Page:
When some, more bold than the rest, ventured too near, he was caught and dragged through the lines, while his comrades made frantic efforts to rescue him. The poor prisoner, now safely behind the lines, his fate problematical, as down in the snow he was pulled, now on his face, next on his back, then swung round and round by his heels—all the while snow being pushed down his back or in his bosom, his eyes, ears, and hair thoroughly filled with the “beautiful snow.”
After a fifteen minutes’ struggle, our lines gave way. The fierce looks of a tall, muscular, wild-eyed Georgian, who stood directly in my front, seemed to have singled me out for sacrifice. The stampede began. I tried to lead the command in the rout by placing myself in the front of the boldest and stoutest squad in the ranks, all the while shouting to the men to “turn boys turn.” But they continued to charge to the rear, and in the nearest cut to our camp, then a mile off, I saw the only chance to save myself from the clutches of that wild-eyed Georgian was in continual and rapid flight.
The idea of a boy seventeen years old, and never yet tipped the beam at one hundred, in the grasp of that monster, as he now began to look to me, gave me the horrors. One by one the men began to pass me, and while the distance between us and the camp grew less at each step, yet the distance between me and my pursuer grew less as we proceeded in our mad race. The broad expanse that lay between the men and camp was one flying, surging mass, while the earth, or rather the snow, all around was filled with men who had fallen or been overtaken, and now in the last throes of a desperate snow battle. I dared not look behind, but kept bravely on. My breath grew fast and thick, and the camp seemed a perfect mirage, now near at hand then far in the distance.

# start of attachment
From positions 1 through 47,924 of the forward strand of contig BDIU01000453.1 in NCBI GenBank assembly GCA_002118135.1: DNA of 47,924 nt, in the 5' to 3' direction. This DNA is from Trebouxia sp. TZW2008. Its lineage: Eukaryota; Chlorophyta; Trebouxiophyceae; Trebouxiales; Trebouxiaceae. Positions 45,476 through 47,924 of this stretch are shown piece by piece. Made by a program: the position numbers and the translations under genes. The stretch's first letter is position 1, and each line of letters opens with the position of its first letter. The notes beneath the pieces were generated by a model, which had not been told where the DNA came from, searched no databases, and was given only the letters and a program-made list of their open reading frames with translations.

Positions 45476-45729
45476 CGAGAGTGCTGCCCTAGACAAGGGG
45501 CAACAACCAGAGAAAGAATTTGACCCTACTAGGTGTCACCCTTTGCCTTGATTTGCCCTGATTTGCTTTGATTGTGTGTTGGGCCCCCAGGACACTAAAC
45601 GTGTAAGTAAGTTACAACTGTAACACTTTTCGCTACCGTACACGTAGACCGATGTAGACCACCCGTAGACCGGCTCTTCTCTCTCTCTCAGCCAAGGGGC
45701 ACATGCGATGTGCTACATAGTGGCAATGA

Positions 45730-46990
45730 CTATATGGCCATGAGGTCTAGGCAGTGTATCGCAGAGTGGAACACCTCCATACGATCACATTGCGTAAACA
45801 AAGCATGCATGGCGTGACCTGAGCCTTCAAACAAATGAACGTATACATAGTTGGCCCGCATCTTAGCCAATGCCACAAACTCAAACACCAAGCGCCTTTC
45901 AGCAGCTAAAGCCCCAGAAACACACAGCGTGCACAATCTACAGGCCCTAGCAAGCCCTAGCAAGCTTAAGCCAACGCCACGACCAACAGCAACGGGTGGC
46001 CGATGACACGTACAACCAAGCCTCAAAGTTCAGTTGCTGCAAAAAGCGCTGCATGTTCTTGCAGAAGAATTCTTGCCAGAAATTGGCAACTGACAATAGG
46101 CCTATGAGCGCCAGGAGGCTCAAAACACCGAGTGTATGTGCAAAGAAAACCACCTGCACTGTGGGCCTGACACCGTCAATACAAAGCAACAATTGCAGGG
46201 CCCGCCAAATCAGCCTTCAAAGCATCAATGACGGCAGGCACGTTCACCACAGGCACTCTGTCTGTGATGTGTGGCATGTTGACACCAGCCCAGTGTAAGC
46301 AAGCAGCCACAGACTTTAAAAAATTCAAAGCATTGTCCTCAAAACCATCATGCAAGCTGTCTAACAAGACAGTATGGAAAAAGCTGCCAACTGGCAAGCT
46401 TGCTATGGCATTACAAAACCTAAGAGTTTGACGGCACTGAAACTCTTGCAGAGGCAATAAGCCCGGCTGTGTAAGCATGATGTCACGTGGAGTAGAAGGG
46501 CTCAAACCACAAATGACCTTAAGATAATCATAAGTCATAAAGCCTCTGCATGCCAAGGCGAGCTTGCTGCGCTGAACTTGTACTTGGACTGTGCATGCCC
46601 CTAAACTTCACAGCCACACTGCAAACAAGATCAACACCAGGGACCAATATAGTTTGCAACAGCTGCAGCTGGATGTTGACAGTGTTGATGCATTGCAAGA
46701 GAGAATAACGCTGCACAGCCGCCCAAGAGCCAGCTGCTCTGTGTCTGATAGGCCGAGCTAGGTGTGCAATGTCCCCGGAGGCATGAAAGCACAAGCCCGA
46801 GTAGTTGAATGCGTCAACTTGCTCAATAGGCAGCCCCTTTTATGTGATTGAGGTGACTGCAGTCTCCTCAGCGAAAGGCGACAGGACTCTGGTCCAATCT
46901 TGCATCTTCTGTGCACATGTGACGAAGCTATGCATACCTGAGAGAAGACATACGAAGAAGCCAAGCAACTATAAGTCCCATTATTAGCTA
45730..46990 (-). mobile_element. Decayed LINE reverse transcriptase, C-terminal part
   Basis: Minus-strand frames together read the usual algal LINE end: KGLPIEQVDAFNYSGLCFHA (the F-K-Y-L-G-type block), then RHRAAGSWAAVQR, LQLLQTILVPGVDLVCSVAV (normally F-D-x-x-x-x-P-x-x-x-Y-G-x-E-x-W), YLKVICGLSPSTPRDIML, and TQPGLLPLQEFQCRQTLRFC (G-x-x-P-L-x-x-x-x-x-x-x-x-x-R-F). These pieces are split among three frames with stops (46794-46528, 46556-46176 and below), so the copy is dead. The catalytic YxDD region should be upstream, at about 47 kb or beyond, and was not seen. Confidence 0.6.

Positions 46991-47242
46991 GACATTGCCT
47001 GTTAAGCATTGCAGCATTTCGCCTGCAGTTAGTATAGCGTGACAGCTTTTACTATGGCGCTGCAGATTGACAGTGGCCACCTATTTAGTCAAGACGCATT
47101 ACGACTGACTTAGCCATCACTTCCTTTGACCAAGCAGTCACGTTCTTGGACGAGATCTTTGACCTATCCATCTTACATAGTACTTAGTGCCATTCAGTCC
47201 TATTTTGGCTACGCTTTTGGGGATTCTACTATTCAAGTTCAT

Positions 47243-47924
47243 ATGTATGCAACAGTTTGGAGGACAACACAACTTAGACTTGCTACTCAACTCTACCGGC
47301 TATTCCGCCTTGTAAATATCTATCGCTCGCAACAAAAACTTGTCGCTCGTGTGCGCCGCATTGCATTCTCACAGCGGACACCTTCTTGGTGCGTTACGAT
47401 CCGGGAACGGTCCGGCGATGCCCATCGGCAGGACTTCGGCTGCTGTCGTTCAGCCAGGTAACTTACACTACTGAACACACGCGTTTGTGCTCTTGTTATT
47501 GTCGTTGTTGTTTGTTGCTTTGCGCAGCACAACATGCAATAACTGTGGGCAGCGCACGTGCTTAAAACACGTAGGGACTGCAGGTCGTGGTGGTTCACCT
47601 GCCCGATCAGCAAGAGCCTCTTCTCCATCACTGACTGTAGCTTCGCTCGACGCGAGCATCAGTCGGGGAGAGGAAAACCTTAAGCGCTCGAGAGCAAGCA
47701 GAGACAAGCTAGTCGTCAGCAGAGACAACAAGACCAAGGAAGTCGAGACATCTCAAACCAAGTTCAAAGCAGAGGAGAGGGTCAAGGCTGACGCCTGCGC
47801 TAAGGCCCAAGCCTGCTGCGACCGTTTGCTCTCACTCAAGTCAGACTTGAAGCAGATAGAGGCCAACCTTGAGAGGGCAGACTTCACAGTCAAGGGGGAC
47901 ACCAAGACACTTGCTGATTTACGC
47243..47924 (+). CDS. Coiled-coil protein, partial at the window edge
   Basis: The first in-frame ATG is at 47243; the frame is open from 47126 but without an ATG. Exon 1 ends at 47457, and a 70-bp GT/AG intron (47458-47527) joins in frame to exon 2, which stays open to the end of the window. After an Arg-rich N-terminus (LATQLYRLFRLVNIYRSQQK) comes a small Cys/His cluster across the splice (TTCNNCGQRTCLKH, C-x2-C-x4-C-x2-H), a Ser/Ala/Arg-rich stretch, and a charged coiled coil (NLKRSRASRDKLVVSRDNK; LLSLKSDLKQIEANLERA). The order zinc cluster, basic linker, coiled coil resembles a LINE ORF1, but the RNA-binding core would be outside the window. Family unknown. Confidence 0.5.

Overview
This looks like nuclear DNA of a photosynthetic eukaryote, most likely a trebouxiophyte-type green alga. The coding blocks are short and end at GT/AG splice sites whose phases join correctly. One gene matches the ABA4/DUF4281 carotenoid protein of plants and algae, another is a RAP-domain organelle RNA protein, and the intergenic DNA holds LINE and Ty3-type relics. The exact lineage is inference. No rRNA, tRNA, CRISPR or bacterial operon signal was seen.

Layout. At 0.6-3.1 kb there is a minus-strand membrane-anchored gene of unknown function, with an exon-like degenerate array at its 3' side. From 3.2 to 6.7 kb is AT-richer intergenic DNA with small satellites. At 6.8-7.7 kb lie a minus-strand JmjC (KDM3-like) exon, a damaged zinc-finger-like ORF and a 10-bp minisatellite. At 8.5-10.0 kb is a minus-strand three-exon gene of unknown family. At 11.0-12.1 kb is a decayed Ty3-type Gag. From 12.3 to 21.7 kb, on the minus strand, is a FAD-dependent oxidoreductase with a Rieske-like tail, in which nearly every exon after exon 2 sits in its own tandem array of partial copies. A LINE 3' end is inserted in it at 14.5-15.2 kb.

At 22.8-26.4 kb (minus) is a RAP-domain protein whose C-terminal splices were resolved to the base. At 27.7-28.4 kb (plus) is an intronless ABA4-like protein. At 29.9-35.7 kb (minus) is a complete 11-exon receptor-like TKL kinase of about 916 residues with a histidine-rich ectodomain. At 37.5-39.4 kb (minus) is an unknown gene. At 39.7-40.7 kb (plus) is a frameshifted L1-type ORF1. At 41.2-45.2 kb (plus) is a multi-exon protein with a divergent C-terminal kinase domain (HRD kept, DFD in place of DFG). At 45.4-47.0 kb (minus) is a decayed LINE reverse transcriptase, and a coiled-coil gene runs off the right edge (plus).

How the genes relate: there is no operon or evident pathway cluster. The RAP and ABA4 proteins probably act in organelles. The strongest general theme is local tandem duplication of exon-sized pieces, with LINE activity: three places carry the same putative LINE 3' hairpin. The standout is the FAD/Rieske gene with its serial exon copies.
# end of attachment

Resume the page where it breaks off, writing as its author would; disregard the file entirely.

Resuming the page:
The men who had not yet fallen in the hands of the reckless Georgians had distanced me, and the only energy that kept me to the race was the hope that some mishap might befall the wild-eyed man in my rear, otherwise I was gone. No one would have the temerity to tackle the giant in his rage. But all things must come to an end, and my race ended by falling in my tent, more dead than alive, just as I felt the warm breath of my pursuer blowing on my neck. I heard, as I lay panting, the wild-eyed man say, “I would rather have caught that d——n little Captain than to have killed the biggest man in the Yankee Army.”